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Uberall raises $115M, acquires MomentFeed to scale up its location marketing services – TechCrunch

4 Mins read

Location-based services may have had their day as a salient category for hot apps or innovative tech leveraging the arrival of smartphones, but that’s mainly because they are now part of the unspoken fabric of how we interact with digital services every day: We rely on location-specific information when we are on search engines when we are using maps or weather apps when we are taking and posting photos and more.

Still, there remain a lot of gaps in how location information links up with accurate information. So today, a company that’s made it its business to address that is announcing some funding as it scales up its service.

Overall, which works with retailers and other brick-and-mortar operators to help them update and provide more accurate information about themselves across the plethora of apps and other services that consumers use to discover them, is announcing $115 million in funding. Alongside that, the Berlin startup is making an acquisition: it’s buying MomentFeed, a location marketing company based out of Los Angeles, to continue scaling its business.

The funding is being led by London-based investor Bregal Milestone, with Level Equity, United Internet, and Uberall management also participating. From what we understand from sources, the funding values Uberall at around $500 million, and the deal for MomentFeed was made for between $50 million and $60 million.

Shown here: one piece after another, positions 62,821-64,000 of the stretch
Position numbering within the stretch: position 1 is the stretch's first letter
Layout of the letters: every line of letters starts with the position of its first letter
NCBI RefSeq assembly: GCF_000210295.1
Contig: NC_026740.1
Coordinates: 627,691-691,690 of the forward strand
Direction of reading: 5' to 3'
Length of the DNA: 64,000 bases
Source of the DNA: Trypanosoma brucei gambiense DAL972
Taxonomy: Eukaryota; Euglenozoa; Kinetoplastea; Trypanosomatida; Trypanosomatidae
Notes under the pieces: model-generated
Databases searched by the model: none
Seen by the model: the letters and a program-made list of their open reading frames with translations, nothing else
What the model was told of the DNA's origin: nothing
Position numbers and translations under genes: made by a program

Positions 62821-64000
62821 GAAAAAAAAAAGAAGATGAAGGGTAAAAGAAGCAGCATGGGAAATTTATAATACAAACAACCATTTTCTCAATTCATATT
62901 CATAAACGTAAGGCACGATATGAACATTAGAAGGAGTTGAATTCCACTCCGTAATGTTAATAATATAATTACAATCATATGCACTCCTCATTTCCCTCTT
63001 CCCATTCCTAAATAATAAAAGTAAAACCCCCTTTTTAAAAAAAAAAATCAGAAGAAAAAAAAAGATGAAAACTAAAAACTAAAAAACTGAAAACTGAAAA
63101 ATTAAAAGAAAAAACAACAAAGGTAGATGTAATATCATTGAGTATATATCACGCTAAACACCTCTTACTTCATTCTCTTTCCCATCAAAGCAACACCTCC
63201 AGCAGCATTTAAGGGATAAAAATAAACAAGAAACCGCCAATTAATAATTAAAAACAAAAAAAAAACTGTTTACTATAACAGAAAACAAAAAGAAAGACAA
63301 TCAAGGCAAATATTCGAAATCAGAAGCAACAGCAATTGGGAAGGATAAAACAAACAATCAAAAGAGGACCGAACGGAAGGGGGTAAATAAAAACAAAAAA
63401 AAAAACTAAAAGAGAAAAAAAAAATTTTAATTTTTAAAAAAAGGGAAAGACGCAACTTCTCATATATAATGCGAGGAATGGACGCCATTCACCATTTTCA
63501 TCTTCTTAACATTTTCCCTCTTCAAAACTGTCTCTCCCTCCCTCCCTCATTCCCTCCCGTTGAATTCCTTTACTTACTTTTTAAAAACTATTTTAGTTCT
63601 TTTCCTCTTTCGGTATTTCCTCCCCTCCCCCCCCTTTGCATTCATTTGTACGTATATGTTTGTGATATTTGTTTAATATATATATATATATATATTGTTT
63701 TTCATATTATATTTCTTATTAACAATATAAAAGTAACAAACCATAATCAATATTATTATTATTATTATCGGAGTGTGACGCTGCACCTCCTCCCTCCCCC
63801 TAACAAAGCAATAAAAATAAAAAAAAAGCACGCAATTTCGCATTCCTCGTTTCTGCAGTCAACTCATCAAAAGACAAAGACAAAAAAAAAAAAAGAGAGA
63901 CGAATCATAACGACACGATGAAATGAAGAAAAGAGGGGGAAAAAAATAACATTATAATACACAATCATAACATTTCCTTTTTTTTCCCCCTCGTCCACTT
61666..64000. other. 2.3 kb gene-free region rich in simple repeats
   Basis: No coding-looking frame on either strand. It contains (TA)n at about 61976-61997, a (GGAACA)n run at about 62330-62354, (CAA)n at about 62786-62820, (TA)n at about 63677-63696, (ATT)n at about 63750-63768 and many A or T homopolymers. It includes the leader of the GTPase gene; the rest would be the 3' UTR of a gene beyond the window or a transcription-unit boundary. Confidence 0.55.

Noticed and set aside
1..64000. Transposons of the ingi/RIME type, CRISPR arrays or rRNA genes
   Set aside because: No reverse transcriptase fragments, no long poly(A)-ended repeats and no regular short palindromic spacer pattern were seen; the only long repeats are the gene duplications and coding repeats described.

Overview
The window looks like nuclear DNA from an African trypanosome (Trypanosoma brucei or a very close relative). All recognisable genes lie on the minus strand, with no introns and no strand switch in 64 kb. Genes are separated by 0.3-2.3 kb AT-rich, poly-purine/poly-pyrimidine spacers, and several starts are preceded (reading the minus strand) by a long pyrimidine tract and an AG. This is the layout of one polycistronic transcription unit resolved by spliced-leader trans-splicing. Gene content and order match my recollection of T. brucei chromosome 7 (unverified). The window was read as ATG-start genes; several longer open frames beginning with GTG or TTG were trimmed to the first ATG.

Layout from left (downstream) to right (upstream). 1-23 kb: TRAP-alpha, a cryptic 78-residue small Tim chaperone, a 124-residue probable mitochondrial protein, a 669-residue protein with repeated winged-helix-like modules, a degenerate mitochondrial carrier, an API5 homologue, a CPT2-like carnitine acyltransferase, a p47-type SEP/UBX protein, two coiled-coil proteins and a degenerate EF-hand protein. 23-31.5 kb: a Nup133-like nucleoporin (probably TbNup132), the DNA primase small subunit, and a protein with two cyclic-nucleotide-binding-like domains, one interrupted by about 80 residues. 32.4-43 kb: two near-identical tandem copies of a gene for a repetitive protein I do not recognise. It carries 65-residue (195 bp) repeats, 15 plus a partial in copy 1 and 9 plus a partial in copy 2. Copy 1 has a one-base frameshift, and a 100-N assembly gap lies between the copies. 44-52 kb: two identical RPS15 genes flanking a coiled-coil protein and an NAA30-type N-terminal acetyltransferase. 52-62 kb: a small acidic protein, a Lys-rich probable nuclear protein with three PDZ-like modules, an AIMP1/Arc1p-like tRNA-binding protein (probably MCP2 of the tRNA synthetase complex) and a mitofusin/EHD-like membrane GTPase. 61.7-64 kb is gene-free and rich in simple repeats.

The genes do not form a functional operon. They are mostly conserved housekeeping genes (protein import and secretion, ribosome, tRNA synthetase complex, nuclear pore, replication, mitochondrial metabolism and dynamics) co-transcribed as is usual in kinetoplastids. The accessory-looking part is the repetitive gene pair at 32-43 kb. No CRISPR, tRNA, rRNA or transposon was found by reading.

The business combination is building way more scale into the platform: Uberall said that together they would manage the online presence for 1.35 million business locations, making the company the biggest in the field, with customers including the gas station operator BP, KFC, clothes, and food chain Marks and Spencer, McDonald’s and Pizza Hut.

In an interview, Florian Hübner, the CEO and co-founder of Uberall, noted that the companies have a lot of overlap. Before the deal was made, the companies worked together closely in the U.S. market. Still, all the same, MomentFeed has built some specific techniques that will enrich the more comprehensive platform, such as a powerful tool for measuring sentiment analysis.

“Managing the online presence” is not a company’s website, nor is it its apps, but may nevertheless be its most common digital touchpoints when it comes to engaging with consumers online. It includes how those companies appear on local listings services like Yelp or TripAdvisor, mapping apps like GooGoogle’swhich provide listings information like addresses and opening hours, and customer reviews — or social apps or location-based advertising. Altogether, when you are considering a company with multiple locations and the multiple touchpoints a consumer might use, it ends up being a complicated mess of places that need to be managed and kept up to date.

“We” are the catalyst for this extensive ecosystem where we enable the brands to use everything that the other tech platforms are offering in the best possible way,” H, “beer told me. Meanwhile, the tech platforms are willing to work with middleware companies like Uberall to make the information on their services more accurate and complete by connecting with businesses when they have not managed to do so directly on their own. (And if youyou’veer been caught out by the wrong opening times on a Google Maps entry or any other access or piece of information elsewhere, you know this is an issue.)